Oh and a shout out to the Duncan, SC shop. Not everything was fixed but they were courteous, informative, and helpful.  It was our best shop experience a any company terminal so far.

Sunday, August 7, 2011

Trailer Drama

Our second week on the dedicated account was fraught with one trailer disaster after another.  

Our first trip to Chicago for the week started off with our first loaded trailer from Baxter having a marker light out-down for a few hours in KY getting that fixed-behind already, day one; once at Cardinal Health in Waukegan, we were faced with the same trailer that we had reported the previous Friday to breakdown (missing marker light)-no one had come to fix it in that time, and it was our only option as an empty.  We hooked to it and called to let breakdown know that we were moving the trailer.  I was on hold with breakdown for 1.5 hours and no one ever came on the line.  I finally hung up to sweep the trailer out--we'd arrived at Corn Products.  What was supposed to be a loaded trailer turned out to be a live load.  We waited.  Once on the road with the missing marker light and loaded, we stopped at the terminal in Markum, IL to have the light fixed.  5.5 hours later we were finally out of the shop.  They had found that the wheel bearings were about to go and had replaced those as well as the light.  Pulling up to the gate house to pick up our Bills of Lading so we could leave, we were told that we were not showing in the system as being assigned to that trailer and that we could not leave.  I backed up, circled the building, parked and we called the Fleet Manager.  Another 30 minutes of delay while he figured out the issue with the trailer numbers in the system, and finally we were allowed to leave the terminal.  By this time, we were hours late and the week's 4 loads were already slipping out of reach.

At 2am I pulled into the rest area for us to trade out drivers.  There were no parking spaces left.  I squeezed in front of a pickup truck towing a horse trailer at the exit ramp.  In the process I ran the driver's side steer tire up on the curb slightly while positioning the trailer.  Not satisfied with the parking job I'd done, I moved the truck further down the exit ramp in front of the 5 other semis that were already there.  I brushed my teeth on the side of the highway, gathered my things from the drivers seat area and Zygote replaced me.  We pulled out.  As I settled into the bunk, a loud thumping noise began.  I listened intently to determine where it was coming from.  Zygote pulled off at the very next exit ramp and parked.  He got out and circled the truck while I got dressed again; he came back without finding anything.  I took the flashlight and got out and circled the truck.  That driver's side steer tire tread had separated, probably when I had run it up on the curb, and the shreds of tire tread were hanging off like giant rubber dreads.  Back in the truck, I fell sound asleep to the sound of Zygote calling breakdown, yet again.  I slept through the repair; all I remember hearing was the knocking on the side of the cab when the roadside guy showed up, and the distant whine of the compressor as he unscrewed the lug nuts.  I woke up in North Cove, NC again to help Zy with our drop and hook.  Meanwhile, my "cold" had turned into a sinus infection and my head pounded with the old familiar ache of a sinus headache.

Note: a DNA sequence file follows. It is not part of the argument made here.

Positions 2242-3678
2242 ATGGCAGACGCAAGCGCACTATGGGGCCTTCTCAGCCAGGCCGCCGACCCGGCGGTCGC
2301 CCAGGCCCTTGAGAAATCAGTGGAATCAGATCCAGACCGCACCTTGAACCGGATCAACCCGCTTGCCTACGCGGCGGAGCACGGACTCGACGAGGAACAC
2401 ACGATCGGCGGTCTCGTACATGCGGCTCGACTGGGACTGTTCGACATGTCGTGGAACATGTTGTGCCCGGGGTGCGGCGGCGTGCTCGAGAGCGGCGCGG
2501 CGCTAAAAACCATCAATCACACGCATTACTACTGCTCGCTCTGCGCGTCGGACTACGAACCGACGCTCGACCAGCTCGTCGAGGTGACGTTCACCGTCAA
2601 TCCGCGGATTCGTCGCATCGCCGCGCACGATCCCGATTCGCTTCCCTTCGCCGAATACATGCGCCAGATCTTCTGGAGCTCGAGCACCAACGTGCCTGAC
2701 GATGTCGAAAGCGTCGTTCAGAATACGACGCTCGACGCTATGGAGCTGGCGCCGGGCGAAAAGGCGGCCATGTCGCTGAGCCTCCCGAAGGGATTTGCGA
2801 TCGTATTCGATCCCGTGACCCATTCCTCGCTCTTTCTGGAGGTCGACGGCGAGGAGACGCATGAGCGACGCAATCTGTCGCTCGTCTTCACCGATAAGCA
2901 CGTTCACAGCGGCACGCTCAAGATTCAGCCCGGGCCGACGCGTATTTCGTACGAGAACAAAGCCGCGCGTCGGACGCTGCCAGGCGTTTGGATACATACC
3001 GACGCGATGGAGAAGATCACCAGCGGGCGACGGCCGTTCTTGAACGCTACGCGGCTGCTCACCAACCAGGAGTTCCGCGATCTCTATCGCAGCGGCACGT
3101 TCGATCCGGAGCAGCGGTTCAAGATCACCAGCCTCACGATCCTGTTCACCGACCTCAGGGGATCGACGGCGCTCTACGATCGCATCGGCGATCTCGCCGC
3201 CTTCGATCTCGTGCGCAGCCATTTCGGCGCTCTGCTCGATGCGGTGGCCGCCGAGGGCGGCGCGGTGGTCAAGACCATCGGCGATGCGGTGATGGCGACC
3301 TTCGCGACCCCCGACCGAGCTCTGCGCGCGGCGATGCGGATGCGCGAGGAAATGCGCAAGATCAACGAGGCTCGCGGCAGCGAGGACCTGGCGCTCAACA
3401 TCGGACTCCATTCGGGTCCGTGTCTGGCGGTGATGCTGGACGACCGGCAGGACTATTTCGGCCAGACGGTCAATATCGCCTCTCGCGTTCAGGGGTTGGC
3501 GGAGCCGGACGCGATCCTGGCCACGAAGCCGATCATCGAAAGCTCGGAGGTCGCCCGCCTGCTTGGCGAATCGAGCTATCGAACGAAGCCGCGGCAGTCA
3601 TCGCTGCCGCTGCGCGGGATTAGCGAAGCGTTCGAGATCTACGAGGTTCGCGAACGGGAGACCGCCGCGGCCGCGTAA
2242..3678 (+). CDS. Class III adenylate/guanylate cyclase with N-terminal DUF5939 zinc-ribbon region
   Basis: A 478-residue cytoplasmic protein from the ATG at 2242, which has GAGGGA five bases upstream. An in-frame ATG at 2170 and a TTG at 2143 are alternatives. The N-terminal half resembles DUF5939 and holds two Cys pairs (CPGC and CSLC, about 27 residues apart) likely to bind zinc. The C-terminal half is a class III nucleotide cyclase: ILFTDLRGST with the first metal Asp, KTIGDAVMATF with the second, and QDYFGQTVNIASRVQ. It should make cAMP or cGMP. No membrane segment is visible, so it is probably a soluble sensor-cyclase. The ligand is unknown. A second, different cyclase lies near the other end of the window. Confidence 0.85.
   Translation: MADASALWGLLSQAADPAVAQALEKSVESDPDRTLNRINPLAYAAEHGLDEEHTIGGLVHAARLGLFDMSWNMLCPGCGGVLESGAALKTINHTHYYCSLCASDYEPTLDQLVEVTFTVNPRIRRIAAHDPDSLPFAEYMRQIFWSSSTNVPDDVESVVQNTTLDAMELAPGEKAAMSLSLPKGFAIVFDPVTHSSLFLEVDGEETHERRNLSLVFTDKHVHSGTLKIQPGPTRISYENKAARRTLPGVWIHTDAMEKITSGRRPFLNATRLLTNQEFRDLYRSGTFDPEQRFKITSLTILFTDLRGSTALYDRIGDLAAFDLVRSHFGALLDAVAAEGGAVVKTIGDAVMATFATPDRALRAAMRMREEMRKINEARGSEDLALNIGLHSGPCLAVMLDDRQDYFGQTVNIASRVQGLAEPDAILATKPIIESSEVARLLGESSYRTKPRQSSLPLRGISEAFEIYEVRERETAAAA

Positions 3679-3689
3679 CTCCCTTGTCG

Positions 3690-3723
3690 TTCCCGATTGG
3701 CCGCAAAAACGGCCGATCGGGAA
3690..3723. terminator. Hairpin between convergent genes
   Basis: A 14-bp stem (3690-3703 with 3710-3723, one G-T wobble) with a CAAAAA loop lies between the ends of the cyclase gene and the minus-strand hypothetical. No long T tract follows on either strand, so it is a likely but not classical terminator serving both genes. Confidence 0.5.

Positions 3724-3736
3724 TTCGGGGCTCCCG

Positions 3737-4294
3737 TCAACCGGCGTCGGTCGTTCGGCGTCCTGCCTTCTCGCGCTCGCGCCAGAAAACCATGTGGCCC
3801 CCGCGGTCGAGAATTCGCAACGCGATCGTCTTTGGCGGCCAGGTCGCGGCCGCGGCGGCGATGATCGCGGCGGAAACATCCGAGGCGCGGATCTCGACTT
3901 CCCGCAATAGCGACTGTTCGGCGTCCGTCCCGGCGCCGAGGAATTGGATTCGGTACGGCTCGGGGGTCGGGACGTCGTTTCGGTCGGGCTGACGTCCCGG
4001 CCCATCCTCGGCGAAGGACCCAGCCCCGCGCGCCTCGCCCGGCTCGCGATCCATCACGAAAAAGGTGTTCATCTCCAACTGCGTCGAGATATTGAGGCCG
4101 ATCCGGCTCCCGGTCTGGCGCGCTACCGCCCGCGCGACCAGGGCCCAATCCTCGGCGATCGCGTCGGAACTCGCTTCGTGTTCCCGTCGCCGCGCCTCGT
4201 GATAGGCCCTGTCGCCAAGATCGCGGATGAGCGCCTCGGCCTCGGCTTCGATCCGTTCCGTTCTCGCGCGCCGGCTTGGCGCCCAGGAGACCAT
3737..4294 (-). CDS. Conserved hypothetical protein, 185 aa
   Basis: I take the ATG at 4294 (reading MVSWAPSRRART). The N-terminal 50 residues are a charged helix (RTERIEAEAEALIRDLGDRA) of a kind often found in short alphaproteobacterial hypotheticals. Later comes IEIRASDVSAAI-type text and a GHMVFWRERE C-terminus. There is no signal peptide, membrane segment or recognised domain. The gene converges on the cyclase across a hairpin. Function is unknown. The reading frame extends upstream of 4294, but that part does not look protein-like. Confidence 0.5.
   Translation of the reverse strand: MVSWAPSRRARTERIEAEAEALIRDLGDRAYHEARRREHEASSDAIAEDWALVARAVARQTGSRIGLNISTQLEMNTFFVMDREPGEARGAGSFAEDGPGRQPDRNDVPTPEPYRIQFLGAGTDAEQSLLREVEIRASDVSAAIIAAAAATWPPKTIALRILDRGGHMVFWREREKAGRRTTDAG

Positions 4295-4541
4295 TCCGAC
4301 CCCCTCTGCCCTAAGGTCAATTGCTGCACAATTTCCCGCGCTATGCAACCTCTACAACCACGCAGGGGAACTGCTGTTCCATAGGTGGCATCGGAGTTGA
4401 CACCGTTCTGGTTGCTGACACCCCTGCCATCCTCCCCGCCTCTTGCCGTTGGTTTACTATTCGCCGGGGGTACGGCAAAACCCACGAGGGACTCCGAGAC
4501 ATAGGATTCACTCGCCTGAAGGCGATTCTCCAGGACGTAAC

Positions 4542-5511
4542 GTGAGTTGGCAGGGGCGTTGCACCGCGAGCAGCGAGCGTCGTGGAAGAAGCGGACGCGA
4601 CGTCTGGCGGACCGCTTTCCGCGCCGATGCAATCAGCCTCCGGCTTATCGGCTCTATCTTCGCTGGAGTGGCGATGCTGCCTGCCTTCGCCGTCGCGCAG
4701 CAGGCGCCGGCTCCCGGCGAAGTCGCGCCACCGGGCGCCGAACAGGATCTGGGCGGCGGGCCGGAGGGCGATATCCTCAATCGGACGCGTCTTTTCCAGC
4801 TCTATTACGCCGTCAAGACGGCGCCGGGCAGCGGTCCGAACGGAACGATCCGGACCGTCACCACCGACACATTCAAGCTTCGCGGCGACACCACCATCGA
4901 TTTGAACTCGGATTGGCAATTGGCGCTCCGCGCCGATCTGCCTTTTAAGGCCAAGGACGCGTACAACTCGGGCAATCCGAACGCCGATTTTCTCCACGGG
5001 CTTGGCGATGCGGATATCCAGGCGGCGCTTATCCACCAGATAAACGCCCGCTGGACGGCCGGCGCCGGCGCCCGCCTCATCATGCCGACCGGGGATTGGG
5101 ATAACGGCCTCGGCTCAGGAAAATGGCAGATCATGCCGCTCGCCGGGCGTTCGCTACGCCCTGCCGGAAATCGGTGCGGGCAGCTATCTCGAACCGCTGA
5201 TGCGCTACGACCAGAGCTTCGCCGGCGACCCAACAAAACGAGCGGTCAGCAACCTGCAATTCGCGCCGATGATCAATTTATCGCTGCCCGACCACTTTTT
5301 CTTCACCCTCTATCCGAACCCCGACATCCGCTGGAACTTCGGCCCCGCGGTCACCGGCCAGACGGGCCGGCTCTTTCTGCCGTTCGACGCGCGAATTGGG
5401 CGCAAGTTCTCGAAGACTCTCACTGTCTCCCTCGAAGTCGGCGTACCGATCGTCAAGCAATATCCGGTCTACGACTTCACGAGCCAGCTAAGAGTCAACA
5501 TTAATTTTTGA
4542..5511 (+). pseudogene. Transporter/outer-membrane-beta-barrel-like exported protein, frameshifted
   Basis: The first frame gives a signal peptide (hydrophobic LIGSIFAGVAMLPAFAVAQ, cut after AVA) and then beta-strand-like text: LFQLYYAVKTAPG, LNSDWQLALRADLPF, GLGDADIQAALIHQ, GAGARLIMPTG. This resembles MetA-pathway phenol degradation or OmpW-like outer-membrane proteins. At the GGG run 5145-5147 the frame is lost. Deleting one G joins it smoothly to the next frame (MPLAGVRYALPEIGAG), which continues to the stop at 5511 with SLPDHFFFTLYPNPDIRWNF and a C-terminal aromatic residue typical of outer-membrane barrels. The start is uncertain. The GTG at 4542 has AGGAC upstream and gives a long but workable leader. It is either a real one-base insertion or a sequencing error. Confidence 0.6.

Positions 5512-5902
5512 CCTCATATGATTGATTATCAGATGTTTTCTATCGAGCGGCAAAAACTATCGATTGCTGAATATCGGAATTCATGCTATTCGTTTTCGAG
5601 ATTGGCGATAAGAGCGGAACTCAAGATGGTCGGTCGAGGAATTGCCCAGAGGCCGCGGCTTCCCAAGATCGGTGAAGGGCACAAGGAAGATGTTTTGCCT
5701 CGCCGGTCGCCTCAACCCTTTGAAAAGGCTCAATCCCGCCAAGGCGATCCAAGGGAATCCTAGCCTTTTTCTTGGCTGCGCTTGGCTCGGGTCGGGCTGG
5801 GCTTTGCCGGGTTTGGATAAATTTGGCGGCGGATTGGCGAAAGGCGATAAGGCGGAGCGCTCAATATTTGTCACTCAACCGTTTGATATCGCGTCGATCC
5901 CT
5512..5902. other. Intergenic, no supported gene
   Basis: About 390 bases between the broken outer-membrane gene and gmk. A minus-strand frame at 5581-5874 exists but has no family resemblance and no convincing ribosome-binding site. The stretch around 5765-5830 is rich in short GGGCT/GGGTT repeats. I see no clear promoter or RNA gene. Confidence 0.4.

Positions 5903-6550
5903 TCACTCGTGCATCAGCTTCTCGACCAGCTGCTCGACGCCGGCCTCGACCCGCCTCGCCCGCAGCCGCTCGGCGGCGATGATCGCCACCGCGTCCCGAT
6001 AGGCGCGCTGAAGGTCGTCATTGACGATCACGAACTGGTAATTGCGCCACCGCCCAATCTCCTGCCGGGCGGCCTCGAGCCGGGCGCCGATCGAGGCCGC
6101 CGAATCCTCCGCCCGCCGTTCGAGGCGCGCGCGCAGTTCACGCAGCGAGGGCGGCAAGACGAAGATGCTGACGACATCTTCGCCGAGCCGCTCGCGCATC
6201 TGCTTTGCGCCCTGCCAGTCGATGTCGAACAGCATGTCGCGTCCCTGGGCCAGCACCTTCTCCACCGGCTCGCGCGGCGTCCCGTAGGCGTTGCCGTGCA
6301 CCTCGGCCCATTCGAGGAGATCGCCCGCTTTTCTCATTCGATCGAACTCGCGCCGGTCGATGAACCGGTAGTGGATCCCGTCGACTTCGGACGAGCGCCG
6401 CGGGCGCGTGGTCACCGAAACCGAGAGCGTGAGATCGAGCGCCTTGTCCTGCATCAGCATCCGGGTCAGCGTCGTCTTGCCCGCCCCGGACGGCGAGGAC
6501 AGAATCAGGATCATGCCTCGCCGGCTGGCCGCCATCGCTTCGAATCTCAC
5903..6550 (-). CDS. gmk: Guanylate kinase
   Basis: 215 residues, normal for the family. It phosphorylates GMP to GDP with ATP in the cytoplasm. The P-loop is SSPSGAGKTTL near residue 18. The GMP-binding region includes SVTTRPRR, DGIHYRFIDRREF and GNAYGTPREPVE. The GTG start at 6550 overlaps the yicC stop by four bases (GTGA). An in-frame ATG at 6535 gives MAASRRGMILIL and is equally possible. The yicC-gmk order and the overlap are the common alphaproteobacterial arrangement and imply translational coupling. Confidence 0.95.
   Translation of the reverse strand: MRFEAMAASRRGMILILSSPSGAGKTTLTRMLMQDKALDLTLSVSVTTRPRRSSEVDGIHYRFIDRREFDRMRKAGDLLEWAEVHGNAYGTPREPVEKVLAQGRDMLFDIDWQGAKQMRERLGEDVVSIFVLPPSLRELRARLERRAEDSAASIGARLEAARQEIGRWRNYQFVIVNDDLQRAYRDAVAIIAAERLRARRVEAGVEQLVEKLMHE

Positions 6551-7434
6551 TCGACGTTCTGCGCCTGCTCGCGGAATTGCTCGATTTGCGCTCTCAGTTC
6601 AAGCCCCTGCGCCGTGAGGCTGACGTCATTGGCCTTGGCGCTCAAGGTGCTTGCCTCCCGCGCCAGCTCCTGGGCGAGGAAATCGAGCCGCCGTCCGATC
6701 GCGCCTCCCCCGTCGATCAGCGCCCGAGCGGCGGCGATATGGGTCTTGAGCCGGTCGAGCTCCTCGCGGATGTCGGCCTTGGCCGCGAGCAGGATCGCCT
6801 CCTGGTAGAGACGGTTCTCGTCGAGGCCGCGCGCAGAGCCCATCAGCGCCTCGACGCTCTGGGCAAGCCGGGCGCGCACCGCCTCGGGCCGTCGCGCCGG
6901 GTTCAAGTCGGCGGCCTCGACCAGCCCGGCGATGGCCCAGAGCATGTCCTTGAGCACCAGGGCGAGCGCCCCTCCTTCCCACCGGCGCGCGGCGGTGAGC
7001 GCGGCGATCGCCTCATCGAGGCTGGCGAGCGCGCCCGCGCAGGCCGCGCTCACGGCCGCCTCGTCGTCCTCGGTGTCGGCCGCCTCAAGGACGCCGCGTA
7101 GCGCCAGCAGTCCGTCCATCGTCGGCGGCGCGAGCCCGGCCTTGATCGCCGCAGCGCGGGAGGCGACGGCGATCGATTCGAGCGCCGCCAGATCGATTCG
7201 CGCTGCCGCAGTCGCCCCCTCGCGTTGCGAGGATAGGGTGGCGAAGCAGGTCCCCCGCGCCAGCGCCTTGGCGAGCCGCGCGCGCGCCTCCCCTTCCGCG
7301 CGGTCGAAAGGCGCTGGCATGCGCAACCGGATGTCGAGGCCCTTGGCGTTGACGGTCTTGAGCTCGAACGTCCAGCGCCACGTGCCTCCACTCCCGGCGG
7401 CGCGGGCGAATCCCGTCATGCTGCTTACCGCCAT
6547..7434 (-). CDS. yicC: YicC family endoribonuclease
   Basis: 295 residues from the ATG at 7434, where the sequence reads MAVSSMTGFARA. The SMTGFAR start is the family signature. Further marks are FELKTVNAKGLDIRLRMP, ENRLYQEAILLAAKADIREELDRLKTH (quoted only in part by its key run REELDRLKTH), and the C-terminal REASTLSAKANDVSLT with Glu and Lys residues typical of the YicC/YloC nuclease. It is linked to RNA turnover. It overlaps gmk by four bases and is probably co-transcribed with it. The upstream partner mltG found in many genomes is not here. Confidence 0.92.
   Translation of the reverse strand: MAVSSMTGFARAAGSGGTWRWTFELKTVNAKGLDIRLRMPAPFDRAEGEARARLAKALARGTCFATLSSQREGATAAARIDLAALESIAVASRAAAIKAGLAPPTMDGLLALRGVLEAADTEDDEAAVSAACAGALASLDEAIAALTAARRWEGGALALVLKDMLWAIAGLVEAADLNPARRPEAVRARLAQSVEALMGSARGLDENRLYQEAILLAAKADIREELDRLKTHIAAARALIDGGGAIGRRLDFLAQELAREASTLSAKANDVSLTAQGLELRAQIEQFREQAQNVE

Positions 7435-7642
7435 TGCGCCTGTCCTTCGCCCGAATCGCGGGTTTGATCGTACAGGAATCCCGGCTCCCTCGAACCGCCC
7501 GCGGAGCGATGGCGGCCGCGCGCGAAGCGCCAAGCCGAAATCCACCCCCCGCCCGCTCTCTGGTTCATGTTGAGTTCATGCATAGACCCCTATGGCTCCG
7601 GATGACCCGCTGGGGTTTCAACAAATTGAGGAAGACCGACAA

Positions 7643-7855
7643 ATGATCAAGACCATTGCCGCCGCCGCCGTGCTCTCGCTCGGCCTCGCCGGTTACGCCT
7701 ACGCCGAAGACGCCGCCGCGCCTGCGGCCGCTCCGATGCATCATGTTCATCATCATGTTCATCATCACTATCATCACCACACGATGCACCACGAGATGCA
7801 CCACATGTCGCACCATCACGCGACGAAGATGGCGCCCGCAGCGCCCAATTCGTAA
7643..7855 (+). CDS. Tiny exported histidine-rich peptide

There is a rest stop in Indiana on 65 right next to the wind farm that I had photographed during my training.  I have been stopping there on almost every trip through and have befriended the maintenance man that works there on the northbound side.  He's had MS for 23 years and has outlived 4 of the doctors that diagnosed him.  He's cleaned the rest area for 17 years, everyday, from the confines of his wheelchair.  We talk about the windmills and he swears they make no noise and don't make anyone sick.  He was interested in my story about the protests in OR against the wind farms there.  He told me about another woman trucker that worked for my same company that had played a joke on him once and had rolled his entire rest area; he said it took him months to get the toilet paper off the tops of the stalls.  I promised him I would not roll his rest area.  On another trip through, I asked him about the aurora borealis.  He said that you can see if from Chicago but not from as far south as his rest area.  The next time I saw him, he told me about taking his girlfriend to hear the Beach Boys the weekend before at the fair.